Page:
Luckily enough, the leaf was easily re-found and first thing, I contacted one of my ‘mothing’ mentors, Clive Mellon, and let him have a look at it. Clive concurred with my own thoughts and, on his advice, the next stage in the process was followed and a photograph of the leaf-mine was placed on the British Leafminers forum for comment. The word quickly came back that, yes, it was indeed Phyllonrycter joannisi. Hooray, my first Irish ‘first’ I thought! But, not so quick! Before confirmation that this was indeed what I believed it was, Northern Ireland’s micro-moth Recorder, John McClean, required further information. Having consulted John Langmaid, the UK’s leading micro-moth authority, it transpired that it just might be a ‘micro’ that usually feeds on Sycamore, but could have ‘jumped across’. Had I found lots of mines on Maple, or had this been a solitary maple mine? If the latter, the probability was that this was not ‘joannisi’. Enter Dave Allen.
When Dave had heard the news, he had checked a number of locally growing Norway Maple near where he lived, and told me he’d found nothing. Perhaps things weren’t looking so good. However, he kindly offered to return to Cameron Street with me to help check if this had been a ‘one-off’ or, indeed, that there was a colony of the moth on the Cameron Street Maples. The subsequent outing discovered several Phyllonorycter mines on several Maples and having examined the content of a number of the mines and conversed again with John Langmaid, Dave came back with confirmation that the moth was indeed joannisi. All that remained was to bask in the warm autumnal sunshine and enter the record on the CEDaR online website where it appeared under the name of ‘White-bodied Midget’.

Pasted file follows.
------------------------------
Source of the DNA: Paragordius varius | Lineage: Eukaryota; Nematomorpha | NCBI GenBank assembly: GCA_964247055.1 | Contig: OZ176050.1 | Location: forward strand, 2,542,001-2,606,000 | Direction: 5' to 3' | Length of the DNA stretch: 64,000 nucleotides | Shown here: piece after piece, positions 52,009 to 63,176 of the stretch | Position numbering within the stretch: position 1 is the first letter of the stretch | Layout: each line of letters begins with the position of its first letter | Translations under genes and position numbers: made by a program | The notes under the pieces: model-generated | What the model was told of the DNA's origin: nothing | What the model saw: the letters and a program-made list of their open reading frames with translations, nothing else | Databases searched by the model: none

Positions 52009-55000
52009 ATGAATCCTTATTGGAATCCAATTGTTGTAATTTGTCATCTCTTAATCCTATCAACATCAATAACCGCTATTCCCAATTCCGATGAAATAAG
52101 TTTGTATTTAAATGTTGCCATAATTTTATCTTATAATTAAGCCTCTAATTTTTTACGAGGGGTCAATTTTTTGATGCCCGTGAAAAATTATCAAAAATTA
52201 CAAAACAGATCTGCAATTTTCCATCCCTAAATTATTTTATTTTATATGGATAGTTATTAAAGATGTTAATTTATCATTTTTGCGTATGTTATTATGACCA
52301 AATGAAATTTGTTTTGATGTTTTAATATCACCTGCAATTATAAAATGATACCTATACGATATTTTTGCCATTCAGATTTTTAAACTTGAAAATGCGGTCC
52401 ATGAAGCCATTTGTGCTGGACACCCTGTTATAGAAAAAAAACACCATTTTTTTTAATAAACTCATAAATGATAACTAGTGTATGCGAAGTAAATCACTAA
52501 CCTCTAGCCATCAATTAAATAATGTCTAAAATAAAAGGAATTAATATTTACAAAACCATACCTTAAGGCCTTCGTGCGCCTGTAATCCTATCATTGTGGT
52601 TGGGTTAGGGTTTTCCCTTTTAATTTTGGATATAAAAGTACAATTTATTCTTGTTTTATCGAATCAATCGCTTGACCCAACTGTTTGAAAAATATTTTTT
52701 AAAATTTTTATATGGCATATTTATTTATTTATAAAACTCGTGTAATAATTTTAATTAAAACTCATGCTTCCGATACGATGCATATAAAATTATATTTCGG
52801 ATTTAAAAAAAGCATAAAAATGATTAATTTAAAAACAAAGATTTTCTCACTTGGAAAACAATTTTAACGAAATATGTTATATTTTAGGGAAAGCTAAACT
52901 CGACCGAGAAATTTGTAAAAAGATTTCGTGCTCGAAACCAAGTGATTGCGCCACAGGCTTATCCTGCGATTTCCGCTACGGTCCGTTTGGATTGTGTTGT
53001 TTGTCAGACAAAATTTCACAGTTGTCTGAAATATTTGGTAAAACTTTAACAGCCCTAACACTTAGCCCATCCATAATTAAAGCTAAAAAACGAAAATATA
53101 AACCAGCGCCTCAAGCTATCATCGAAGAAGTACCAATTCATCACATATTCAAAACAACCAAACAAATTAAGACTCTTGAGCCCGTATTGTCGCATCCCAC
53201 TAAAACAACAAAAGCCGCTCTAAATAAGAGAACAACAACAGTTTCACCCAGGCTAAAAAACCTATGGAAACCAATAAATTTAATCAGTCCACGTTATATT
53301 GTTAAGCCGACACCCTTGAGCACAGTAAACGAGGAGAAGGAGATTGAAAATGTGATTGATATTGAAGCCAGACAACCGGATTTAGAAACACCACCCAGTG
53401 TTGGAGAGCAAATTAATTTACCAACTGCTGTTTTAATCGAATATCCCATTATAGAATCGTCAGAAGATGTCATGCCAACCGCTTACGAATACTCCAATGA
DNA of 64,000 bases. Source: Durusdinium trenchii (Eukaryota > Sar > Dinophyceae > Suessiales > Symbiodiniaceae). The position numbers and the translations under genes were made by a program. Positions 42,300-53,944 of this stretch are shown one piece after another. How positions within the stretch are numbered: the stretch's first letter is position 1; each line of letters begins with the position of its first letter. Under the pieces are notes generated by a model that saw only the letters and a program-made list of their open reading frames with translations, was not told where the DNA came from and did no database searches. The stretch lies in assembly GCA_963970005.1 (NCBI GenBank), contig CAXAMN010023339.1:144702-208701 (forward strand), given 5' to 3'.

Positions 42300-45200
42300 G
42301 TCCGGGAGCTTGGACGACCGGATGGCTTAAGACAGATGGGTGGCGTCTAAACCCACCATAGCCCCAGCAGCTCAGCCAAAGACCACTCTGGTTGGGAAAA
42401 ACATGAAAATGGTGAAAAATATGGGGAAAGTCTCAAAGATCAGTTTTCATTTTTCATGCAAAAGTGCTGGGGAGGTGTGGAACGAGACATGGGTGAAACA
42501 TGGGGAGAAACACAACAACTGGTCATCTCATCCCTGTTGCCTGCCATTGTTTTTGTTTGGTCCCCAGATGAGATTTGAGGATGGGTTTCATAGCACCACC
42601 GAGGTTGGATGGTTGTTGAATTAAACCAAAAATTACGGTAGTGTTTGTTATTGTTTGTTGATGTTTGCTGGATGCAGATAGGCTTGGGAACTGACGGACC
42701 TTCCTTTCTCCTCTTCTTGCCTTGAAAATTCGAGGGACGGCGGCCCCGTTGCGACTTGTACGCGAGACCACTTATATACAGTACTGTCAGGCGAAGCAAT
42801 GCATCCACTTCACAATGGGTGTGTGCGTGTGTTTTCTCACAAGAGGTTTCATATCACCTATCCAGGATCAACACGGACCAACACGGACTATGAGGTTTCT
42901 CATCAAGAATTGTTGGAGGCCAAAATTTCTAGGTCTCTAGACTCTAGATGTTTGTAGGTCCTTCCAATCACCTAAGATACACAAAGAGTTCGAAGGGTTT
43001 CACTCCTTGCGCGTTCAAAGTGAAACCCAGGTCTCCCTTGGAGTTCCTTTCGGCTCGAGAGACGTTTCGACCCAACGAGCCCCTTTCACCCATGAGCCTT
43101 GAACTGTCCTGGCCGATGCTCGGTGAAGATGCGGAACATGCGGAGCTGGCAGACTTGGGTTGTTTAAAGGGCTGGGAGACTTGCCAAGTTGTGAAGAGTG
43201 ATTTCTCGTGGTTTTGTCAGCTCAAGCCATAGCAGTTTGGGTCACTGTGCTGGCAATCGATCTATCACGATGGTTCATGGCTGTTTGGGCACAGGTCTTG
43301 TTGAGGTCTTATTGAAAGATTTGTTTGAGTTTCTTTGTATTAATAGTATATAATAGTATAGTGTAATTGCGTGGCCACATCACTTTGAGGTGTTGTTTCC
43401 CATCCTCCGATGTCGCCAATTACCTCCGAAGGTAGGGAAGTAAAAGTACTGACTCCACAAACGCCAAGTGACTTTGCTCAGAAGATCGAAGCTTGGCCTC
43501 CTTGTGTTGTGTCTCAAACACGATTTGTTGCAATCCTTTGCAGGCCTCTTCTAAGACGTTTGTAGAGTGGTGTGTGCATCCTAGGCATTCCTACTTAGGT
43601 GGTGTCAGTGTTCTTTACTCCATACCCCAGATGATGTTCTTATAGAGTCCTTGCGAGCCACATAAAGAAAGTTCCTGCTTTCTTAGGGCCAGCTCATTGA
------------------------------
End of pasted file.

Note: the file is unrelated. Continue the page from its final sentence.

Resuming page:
So there you go, it’s as easy as that to record a ‘first’ for Ireland. A big thank you must go to Pauline Campbell of CEDaR who organized the training course with Dave Grundy to come across from England in the first place to enthusiastically raise awareness of ‘leaf-miners’, and that of course all arose as a result of Northern Ireland Environment Agency’s ‘Microlepidoptera Initiative’. Thanks also to Clive, Dave, John and John for getting this one over the line.
Well, a new season of moth recording has just started, so get out there and start recording, and whilst White-bodied Midget goes some way to describe Phyllonorycter joannisi, I much prefer to refer to it for its eating habits: the Maple Muncher!
Wednesday 13 January
CEDaR would like to take this opportunity to wish everyone a Happy New Year and to let you know about some of our exciting plans for 2016.
We are currently organising our 2016 Training Course Programme. Following last year’s feedback, we have so many suggestions and ideas, and what now remains is for us to finalise the list for the coming recording season. Hopefully we will have our programme ready for you by the beginning of February.